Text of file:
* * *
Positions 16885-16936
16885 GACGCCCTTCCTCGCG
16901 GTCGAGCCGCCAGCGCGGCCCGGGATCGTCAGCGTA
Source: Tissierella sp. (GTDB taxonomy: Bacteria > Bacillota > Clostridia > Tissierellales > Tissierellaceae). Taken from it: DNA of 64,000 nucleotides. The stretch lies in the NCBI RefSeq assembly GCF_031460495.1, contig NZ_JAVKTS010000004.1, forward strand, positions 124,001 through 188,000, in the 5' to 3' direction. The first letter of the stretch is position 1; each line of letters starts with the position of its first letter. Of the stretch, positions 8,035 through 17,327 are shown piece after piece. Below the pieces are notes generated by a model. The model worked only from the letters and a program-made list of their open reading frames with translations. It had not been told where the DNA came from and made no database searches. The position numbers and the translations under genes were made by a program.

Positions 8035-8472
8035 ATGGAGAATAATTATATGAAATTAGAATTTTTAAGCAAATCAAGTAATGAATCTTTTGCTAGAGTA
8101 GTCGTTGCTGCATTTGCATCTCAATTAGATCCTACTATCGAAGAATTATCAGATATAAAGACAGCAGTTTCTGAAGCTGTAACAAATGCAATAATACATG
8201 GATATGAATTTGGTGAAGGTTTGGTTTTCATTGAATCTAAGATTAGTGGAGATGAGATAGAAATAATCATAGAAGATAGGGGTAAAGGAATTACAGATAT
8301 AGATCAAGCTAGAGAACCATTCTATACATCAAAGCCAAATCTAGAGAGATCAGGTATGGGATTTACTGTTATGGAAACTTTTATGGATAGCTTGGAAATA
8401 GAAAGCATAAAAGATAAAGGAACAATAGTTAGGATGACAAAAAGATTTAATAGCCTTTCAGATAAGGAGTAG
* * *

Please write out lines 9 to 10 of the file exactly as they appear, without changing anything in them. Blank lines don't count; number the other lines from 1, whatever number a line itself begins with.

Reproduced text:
8301 AGATCAAGCTAGAGAACCATTCTATACATCAAAGCCAAATCTAGAGAGATCAGGTATGGGATTTACTGTTATGGAAACTTTTATGGATAGCTTGGAAATA
8401 GAAAGCATAAAAGATAAAGGAACAATAGTTAGGATGACAAAAAGATTTAATAGCCTTTCAGATAAGGAGTAG